There’s a place for backyard chickens

Published 9:40 pm Tuesday, January 6, 2015

To the editor:

As people seek healthier food sources, many have turned to producing their own.

Backyard gardens can be seen in almost every neighborhood. In cities like New York, Los Angeles, San Antonio, Charlotte, N.C., Baltimore, Md., Richmond and Norfolk, health-conscious individuals are raising backyard chickens for eggs.

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These are not large-scale production houses, merely a half a dozen or fewer hens, enough to provide a family with fresh wholesome eggs. So why does the big city of Suffolk deny its citizens the same opportunity?

Suffolk’s animal regulations state: “The purpose of this Section is to provide rules and regulations for the keeping of agricultural animals, household pets and other animals so that these animals do not become a nuisance, hazard and/or health problem to the adjoining neighbors and the general public.”

The regulation goes on to say agricultural animals (including chickens) are prohibited in all but agricultural and rural zoning districts.

What I do not understand is why I can have up to six 150-pound Newfoundland dogs, because they are not considered a nuisance, hazard and/or health problem, but I cannot have six eight-pound chickens.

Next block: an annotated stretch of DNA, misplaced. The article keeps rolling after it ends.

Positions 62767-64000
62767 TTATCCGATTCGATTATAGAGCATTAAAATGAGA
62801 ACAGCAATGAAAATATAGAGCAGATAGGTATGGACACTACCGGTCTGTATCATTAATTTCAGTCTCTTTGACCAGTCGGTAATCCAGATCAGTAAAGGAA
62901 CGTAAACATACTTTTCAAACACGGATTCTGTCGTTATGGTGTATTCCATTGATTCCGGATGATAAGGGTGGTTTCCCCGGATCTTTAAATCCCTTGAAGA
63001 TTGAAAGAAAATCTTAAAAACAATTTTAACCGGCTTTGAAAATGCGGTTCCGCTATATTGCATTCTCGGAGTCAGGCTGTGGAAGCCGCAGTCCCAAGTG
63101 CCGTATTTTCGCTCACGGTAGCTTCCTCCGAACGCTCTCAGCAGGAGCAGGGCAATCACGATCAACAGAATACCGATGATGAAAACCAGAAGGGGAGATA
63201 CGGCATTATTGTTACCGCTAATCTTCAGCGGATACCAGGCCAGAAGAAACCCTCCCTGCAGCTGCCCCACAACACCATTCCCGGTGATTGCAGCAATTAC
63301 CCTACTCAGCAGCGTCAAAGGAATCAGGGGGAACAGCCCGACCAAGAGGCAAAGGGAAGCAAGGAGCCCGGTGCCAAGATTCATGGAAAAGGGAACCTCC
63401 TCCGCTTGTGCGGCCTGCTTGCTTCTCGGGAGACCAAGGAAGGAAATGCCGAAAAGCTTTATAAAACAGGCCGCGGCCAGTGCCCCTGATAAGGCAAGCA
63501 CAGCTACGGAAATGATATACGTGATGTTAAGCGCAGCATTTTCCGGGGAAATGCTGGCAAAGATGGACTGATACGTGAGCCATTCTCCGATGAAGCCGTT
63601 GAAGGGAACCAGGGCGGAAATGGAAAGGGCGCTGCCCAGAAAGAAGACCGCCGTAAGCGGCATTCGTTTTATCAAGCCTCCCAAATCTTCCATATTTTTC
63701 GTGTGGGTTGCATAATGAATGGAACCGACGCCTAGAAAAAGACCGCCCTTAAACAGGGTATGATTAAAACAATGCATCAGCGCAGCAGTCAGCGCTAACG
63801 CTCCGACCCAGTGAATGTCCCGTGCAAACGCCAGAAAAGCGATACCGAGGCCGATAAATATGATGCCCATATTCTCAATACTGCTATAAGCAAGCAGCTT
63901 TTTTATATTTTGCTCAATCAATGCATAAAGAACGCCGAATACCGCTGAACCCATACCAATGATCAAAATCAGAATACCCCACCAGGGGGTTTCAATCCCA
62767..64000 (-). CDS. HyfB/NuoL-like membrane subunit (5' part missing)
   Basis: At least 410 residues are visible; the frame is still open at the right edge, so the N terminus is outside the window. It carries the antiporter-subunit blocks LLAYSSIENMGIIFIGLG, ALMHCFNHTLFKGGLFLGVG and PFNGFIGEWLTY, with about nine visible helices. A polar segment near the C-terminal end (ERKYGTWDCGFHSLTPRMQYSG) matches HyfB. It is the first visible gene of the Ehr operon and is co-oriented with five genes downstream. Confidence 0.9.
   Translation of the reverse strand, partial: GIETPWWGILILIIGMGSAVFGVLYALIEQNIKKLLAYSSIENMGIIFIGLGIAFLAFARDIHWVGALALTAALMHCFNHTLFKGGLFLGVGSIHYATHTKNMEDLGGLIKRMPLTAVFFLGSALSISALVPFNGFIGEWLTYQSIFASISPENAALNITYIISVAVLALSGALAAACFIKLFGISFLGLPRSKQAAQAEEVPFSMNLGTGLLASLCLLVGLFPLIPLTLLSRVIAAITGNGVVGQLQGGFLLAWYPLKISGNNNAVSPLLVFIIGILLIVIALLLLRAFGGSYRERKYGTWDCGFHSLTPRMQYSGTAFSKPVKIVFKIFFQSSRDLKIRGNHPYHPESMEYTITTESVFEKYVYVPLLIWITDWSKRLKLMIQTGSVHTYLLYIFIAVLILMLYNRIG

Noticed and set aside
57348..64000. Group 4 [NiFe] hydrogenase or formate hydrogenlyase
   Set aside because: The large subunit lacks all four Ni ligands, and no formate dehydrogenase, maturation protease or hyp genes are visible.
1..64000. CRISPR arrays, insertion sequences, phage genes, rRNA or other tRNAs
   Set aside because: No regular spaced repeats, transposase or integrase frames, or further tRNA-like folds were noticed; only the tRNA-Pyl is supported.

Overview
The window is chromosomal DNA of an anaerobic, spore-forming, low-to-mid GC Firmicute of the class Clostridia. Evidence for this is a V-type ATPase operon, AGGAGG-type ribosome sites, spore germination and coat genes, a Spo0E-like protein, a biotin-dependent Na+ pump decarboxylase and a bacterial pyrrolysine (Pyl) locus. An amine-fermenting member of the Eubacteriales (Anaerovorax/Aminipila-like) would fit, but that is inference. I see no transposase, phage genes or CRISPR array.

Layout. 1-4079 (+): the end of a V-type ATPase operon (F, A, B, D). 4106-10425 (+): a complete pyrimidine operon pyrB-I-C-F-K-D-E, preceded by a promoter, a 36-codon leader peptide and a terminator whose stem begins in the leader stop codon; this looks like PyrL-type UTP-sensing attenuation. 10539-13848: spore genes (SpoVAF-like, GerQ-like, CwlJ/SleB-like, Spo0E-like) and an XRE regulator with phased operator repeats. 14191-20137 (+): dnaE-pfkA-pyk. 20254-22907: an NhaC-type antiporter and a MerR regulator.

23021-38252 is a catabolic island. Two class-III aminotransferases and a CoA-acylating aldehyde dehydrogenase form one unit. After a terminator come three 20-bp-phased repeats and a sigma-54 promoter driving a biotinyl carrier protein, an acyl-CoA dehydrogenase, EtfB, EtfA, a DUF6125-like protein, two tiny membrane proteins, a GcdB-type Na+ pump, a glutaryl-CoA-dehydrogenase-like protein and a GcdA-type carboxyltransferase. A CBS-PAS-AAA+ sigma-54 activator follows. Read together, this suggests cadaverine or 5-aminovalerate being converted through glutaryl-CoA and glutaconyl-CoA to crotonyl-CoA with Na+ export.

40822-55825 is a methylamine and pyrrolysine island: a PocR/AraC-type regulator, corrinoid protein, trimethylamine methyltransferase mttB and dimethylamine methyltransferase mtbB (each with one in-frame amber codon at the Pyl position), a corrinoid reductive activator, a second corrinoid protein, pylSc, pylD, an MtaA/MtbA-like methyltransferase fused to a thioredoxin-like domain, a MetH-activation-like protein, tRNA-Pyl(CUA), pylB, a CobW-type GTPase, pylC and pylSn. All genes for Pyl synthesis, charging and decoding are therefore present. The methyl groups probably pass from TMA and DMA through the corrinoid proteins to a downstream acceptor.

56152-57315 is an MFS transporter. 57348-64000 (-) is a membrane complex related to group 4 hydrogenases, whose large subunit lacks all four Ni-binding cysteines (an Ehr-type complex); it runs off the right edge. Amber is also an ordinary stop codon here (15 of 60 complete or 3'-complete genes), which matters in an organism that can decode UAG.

Comparing the two species highlights the illogic. When a Newfoundland speaks, neighbors five houses away know it. When a chicken speaks, you have to be standing next to it to hear.

And then there is the “stuff” they make. Six Newfoundland dogs can make a lot of stuff. Besides not smelling like roses, their stuff has no useful purpose. Six chickens produce far less stuff than the dogs, and their stuff is highly sought after by organic gardeners.

Claiming a chicken is more of a nuisance, hazard and/or health problem than a dog is absurd.

As a good neighbor, I am not suggesting that large, free-roaming flocks of chickens and roosters would be appropriate. I am suggesting that hens can be kept in a manner to prevent a nuisance, hazard and/or health problem to my neighbors.

If large metropolitan areas like New York and Richmond can create regulations to allow the safe and unobtrusive keeping of backyard chickens, then why can’t Suffolk?

Contact me at if you feel the same way.

Chris Dove